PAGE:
In the latest issue of Alabama Super Lawyers (available online, digitally, via app, and in magazine form), our cover story is about Mike Atchison of Birmingham's Burr & Forman. Atchison, who has been practicing law for 40 years, started working as a reporter, covering issues involving the Ku Klux Klan and experiencing sermons by Dr. Martin Luther King Jr., before attending law school. Over his career, Atchison learned the important lessons of treating everyone with respect and always doing the right thing. Says his Burr & Forman colleague Ed Hardin, "If there ever was a true gentleman, it's Mike Atchison. In spite of the personal consequences or obstacles or risk of personal ridicule or social pressures, Mike always does what is right under the circumstances."
In the most recent issue of Oregon Super Lawyers & Rising Stars magazine (available online, digitally, via app, and of course in magazine form), we tell the story of Carol J. Bernick, a would-be librarian who switched career paths and ended up becoming a highly successful employment lawyer. Bernick has been the managing partner at Davis Wright Tremaine's Portland office since 2009, overseeing 80 lawyers and staffers.
We recently spoke with Los Angeles criminal defense attorney Sara Azari for the Q&A, "Fearless," in this year's Southern California Rising Stars magazine, but not all of our conversation made it into print. In the unpublished excerpt below, Azari talks about the difficulty of appearing on TV to analyze high-profile, celebrity cases...
In the latest issue of Minnesota Super Lawyers (available online, digitally, via app, and in magazine form), we profile St. Paul attorney Jeff Anderson of Jeff Anderson & Associates, who has made a career out of bringing sexual-abuse lawsuits against the Catholic Church. He started filing them 27 years ago and, as Christy DeSmith explains, has no plans of stopping now.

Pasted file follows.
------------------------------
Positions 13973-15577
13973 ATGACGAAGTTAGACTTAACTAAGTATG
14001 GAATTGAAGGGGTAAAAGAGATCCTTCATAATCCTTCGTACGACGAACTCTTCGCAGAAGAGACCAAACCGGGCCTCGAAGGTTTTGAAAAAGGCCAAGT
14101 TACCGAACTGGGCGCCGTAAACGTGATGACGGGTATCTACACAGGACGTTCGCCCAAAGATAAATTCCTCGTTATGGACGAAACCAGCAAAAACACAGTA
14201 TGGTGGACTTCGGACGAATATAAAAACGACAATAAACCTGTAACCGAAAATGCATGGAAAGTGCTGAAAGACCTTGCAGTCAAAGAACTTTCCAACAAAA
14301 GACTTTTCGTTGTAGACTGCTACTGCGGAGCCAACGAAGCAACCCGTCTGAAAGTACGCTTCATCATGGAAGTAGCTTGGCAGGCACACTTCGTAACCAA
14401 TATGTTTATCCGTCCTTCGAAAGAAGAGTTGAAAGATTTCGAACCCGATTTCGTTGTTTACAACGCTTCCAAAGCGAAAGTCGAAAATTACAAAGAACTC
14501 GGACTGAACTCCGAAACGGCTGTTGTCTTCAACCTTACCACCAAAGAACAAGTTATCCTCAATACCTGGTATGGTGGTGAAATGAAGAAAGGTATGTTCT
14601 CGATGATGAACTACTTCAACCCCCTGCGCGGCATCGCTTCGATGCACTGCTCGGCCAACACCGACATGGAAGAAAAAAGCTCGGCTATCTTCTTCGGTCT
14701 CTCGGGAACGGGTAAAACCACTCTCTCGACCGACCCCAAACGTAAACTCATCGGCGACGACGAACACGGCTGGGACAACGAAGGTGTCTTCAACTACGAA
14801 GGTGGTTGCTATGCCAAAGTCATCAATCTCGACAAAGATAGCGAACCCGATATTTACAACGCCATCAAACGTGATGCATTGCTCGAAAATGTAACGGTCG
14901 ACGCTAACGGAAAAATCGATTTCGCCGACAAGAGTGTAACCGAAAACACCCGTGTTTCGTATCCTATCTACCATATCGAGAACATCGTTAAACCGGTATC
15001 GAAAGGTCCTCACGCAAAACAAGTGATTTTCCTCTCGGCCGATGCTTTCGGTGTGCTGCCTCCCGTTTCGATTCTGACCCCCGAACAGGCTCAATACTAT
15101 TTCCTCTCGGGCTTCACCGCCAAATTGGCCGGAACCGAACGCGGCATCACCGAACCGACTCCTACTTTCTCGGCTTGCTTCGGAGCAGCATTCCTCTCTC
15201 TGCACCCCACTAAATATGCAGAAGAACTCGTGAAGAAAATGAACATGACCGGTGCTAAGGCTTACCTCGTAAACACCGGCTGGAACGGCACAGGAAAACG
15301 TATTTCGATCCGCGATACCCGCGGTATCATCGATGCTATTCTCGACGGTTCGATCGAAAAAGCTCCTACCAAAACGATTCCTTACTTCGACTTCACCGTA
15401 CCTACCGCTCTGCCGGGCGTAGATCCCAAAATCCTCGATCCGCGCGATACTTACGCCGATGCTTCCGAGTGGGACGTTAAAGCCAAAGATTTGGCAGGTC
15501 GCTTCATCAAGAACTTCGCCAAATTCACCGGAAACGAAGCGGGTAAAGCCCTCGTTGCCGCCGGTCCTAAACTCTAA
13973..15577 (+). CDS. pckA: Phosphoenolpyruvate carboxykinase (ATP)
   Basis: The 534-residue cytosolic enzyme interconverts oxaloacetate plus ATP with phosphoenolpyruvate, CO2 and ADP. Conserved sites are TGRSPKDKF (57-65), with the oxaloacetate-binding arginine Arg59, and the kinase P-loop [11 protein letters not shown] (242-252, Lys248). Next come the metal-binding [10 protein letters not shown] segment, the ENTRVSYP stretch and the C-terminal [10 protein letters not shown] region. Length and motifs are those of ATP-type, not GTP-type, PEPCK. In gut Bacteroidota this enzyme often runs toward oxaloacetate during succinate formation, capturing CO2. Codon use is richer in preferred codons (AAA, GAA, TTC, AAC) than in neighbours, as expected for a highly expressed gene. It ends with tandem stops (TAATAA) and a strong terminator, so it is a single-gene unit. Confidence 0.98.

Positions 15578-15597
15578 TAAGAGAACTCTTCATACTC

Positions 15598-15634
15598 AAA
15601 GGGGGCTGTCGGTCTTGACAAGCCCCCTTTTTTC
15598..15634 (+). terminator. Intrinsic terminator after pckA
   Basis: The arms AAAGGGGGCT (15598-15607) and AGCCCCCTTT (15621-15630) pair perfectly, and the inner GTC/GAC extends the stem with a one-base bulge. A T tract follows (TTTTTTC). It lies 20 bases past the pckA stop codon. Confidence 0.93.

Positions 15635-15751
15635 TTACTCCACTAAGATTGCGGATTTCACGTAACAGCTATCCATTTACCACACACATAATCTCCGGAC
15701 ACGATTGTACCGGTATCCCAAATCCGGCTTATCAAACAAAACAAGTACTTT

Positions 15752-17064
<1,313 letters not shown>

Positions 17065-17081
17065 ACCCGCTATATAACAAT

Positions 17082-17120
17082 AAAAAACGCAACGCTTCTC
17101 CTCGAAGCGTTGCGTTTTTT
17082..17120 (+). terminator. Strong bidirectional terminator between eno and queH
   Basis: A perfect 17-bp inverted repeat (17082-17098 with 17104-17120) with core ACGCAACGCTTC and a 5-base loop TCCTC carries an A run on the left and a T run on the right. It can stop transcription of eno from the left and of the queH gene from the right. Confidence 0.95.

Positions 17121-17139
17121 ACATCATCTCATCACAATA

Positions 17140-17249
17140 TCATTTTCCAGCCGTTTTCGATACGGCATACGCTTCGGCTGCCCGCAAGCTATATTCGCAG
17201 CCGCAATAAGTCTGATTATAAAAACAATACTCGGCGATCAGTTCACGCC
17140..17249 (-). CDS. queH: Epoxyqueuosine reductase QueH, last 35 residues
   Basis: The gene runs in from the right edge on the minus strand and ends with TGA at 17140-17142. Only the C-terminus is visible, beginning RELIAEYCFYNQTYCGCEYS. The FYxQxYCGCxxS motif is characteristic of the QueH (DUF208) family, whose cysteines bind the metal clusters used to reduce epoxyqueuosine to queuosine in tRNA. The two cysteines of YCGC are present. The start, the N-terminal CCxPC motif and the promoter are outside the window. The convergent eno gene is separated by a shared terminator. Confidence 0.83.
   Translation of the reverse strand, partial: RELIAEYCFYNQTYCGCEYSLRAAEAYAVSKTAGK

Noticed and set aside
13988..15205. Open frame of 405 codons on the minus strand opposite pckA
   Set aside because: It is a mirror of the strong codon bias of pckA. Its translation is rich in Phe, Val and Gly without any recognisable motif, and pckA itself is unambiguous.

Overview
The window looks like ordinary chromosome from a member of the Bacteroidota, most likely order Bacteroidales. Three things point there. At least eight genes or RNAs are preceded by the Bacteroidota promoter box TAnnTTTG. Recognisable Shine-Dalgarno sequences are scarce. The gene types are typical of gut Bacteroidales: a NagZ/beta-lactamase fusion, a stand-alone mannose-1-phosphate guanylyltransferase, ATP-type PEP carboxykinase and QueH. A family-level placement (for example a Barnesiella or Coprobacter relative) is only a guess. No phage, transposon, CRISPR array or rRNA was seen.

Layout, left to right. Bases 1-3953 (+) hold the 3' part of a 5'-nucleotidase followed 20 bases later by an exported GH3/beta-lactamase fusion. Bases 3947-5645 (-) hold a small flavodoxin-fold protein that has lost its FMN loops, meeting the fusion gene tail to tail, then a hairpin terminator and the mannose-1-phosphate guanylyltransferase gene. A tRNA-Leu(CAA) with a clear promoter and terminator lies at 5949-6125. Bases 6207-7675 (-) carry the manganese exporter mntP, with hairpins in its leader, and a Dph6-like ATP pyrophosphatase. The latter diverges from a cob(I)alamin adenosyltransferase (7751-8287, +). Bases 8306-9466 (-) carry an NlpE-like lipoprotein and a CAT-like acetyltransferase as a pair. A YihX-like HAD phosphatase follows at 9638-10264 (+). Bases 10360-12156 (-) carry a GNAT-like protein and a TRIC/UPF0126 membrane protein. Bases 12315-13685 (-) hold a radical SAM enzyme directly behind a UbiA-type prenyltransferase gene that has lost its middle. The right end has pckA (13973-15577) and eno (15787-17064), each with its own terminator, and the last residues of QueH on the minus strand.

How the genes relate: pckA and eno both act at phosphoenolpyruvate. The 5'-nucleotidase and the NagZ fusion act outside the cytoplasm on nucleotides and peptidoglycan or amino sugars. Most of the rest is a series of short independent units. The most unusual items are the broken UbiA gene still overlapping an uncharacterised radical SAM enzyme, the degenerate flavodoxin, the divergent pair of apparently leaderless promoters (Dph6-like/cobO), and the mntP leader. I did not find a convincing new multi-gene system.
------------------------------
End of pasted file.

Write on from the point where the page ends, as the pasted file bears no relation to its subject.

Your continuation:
Earlier this week, Casey Anthony--the 25-year-old Florida woman who stood a 33-day trial for allegedly murdering her 2-year-old daughter Caylee Anthony in 2008--was released from the Orange County Jail after serving over three years behind bars.
As a law school student at Yale, Jeremy Goldman was enraptured by David Boies' commanding, if losing, performance in Bush v. Gore, the U.S. Supreme Court case that reversed the Florida Supreme Court's request for a ballot recount, awarding the state's 25 electoral votes--and the 2000 presidential election--to George W. Bush. So enraptured, in fact, that he sought and scored a gig working with Boies' firm, Boies Schiller, in its Oakland office. When Proposition 8--the 2008 amendment that ruled that same-sex couples could not marry in California--started heating up, Goldman asked Boies to become involved, eventually earning a spot as second chair to Boies at the 2010 trial to overturn Prop 8. "I would say that the trial compellingly demonstrated that no evidence supports the arguments in favor of Proposition 8," Goldman told us in March.
The current issue of Virginia/West Virginia Super Lawyers & Rising Stars magazine (available online, digitally, via app, and of course in magazine form) takes us inside the creative mind of Ann K. Sullivan, an employment lawyer at Crenshaw, Ware & Martin in Norfolk.
We recently spoke with Los Angeles criminal defense attorney Sara Azari for the Q&A, "Fearless," in this year's Southern California Rising Stars magazine, but not all of our conversation made it into print. In the unpublished excerpt below, Azari expounds on one of her favorite phrases: "I'd rather turn you down now than let you down later."
Last week U.S. District Judge Reggie Walton swiftly called a mistrial in the federal perjury trial of former baseball star Roger Clemens. Prosecutors were required to redact certain comments made by a congressman that would jeopardize the credibility of one witness. But the jury inadvertently saw the transcript while attorneys were in a private meeting. The trial lasted only two days so we wondered: What now?
We were saddened to learn of the passing of Tamara Hjelle Olsen of Gray Plant Mooty at the age of 51 after a year-long battle with cancer. She had made our Minnesota Super Lawyers list every year since 2003, often appearing on top lists, and had carved out a reputation as being not only one of the most accomplished attorneys in the state--in 2007 she became the firm's first female managing partner--but also one of the most warm. "She was universally recognized as one of the best employment and higher education lawyers, and was a sought-after public speaker," Bruce Mooty told the Star Tribune. "And her clients just loved her. Once clients had work with her, they didn't want to work with anybody else."
The cover story in the latest issue of Southern California Rising Stars magazine is all over the news these days. "Bleeding Dodger Blue" focuses on the work of Susman Godfrey attorney Victoria Cook, who, at the time she was called into the McCourt v. McCourt divorce case, initially thought her client was the other Frank McCourt--the author of Angela's Ashes--rather than the owner of the Los Angeles Dodgers.